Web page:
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Testing and Censorship

September 29, 2014

Frank Bruni’s Sunday NYTimes column, “The Wilds of Education“, opens with these questions:

WHEN it comes to bullying, to sexual assault, to gun violence, we want and need our schools to be as safe as possible.

But when it comes to learning, shouldn’t they be dangerous?

Isn’t education supposed to provoke, disrupt, challenge the paradigms that young people have consciously embraced and attack the prejudices that they have unconsciously absorbed?

Isn’t upset a necessary part of that equation? And if children are lucky enough to be ignorant of the world’s ugliness, aren’t books the rightful engines of enlightenment, and aren’t classrooms the perfect theaters for it?

Bruni used these questions to lament the censorship of some reading materials, grade inflation, the tendency for students to avoid taking difficult courses, and the stance some “liberal” institutions took last Spring when they dis-invited “controversial” graduation speakers.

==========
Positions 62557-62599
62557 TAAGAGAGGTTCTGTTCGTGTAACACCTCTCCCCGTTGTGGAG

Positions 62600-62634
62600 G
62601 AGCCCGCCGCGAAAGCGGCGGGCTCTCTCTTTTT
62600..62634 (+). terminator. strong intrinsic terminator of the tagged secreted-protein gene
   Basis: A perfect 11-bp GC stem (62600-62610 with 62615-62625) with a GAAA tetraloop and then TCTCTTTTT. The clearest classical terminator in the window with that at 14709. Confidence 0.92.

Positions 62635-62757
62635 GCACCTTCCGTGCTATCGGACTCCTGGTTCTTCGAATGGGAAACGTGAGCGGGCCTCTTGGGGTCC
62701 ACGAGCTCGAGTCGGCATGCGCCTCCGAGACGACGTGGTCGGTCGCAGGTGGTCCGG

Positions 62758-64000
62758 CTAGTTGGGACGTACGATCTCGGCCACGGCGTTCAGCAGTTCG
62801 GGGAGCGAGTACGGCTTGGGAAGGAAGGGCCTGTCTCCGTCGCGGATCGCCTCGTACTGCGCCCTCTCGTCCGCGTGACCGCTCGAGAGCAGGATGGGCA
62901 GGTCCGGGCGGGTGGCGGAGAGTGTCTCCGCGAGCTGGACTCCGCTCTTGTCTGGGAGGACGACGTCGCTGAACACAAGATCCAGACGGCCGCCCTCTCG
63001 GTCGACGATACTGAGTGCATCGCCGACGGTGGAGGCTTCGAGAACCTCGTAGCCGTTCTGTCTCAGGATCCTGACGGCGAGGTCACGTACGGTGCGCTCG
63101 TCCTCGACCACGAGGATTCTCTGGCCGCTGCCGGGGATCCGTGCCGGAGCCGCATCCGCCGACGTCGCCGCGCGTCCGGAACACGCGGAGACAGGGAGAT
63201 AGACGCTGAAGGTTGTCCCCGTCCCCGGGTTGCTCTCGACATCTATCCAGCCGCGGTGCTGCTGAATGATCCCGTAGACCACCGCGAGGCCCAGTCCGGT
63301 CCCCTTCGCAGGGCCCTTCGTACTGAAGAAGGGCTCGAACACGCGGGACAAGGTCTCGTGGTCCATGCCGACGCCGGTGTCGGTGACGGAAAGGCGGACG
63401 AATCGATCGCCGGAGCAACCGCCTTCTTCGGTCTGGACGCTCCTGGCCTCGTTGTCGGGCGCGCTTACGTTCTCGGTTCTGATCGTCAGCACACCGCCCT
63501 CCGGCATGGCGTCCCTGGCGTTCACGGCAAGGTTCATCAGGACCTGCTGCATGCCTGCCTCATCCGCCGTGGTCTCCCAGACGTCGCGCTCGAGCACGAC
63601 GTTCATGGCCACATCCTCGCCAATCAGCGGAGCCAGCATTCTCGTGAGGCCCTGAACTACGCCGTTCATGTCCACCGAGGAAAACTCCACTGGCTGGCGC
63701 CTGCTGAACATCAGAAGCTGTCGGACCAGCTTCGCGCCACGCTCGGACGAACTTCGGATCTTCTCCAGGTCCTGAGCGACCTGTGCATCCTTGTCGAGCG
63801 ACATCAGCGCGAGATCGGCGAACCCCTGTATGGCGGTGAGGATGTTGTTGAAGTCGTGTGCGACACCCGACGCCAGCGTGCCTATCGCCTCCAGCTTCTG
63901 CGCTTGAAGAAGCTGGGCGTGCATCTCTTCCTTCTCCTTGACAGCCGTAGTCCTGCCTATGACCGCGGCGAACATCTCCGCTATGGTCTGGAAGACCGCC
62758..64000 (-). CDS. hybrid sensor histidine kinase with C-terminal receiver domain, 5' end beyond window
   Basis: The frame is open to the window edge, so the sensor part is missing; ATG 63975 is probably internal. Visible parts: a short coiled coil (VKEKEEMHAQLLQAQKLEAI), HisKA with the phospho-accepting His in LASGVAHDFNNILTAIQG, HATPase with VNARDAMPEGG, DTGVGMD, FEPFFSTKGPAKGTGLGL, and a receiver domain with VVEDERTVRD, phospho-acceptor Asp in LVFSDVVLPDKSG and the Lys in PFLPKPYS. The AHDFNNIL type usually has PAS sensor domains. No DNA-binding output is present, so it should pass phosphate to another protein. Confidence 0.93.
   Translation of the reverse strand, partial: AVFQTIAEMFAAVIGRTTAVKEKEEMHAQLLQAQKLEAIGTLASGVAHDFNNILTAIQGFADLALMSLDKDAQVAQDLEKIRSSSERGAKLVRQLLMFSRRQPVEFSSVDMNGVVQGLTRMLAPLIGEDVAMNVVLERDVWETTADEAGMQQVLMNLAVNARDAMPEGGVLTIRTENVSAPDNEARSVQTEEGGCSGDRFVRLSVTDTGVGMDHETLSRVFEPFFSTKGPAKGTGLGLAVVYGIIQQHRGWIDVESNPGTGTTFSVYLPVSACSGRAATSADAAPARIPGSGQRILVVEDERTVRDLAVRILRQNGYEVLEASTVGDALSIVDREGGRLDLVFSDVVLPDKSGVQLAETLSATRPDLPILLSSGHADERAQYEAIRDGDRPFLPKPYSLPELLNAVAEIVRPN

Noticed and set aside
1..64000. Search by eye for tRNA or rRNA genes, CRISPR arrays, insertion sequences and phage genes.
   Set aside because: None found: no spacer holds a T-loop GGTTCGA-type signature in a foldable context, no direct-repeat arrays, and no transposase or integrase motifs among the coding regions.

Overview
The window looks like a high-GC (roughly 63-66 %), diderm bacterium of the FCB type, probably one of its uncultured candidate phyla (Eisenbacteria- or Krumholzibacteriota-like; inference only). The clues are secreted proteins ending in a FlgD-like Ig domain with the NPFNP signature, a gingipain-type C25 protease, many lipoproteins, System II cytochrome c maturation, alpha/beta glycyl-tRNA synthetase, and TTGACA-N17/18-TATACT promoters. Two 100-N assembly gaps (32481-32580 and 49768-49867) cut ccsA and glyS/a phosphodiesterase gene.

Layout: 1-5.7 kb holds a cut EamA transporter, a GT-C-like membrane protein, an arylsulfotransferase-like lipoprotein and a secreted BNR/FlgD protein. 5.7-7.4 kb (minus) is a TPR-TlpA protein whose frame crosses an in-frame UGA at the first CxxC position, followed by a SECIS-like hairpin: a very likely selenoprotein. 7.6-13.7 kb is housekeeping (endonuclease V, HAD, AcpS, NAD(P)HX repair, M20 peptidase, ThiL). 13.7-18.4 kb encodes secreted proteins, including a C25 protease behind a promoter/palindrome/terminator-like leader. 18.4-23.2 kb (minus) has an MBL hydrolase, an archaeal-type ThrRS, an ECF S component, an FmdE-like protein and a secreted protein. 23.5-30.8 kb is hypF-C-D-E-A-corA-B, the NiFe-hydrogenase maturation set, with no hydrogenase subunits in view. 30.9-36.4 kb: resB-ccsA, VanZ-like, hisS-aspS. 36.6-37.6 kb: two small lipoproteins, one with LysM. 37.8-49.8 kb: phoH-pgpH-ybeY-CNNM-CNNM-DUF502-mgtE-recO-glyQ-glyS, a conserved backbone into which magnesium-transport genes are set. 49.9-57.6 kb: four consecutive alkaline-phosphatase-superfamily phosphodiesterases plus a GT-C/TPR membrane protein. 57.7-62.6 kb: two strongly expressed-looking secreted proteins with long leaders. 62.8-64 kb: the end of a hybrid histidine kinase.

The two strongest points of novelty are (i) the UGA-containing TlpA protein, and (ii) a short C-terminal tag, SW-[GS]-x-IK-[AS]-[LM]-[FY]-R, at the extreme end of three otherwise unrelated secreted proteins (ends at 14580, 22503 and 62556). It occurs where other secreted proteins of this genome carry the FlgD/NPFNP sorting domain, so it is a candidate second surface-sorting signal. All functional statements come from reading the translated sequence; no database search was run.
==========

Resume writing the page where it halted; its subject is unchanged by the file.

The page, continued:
As one who is opposed to the standardized testing regimen, it struck me that the narrowing to the curriculum that results from high stakes testing was overlooked in Bruni’s examples of how schools avoid thought-provoking and disruptive thinking. By insisting that standardized tests are the primary means of measuring student and school performance, public schools are increasingly narrowing their curriculum and constantly reinforcing the notion that there is one and only one answer to questions… and by limiting instruction to those areas where one and only one answer is applicable the increasingly prescribed curricula are NOT promoting the provocation of disruptive thinking or challenging “…the paradigms that young people have consciously embraced and attack the prejudices that they have unconsciously absorbed?” 

This may have been lost on Mr. Bruni, because based on his previous writing about education he seems to have in consciously absorbed the paradigm of education as measurable by test results… a paradigm that needs to be abandoned if we are sincere about wanting “…to provoke, disrupt, challenge the paradigms that young people have consciously embraced and attack the prejudices that they have unconsciously absorbed?”

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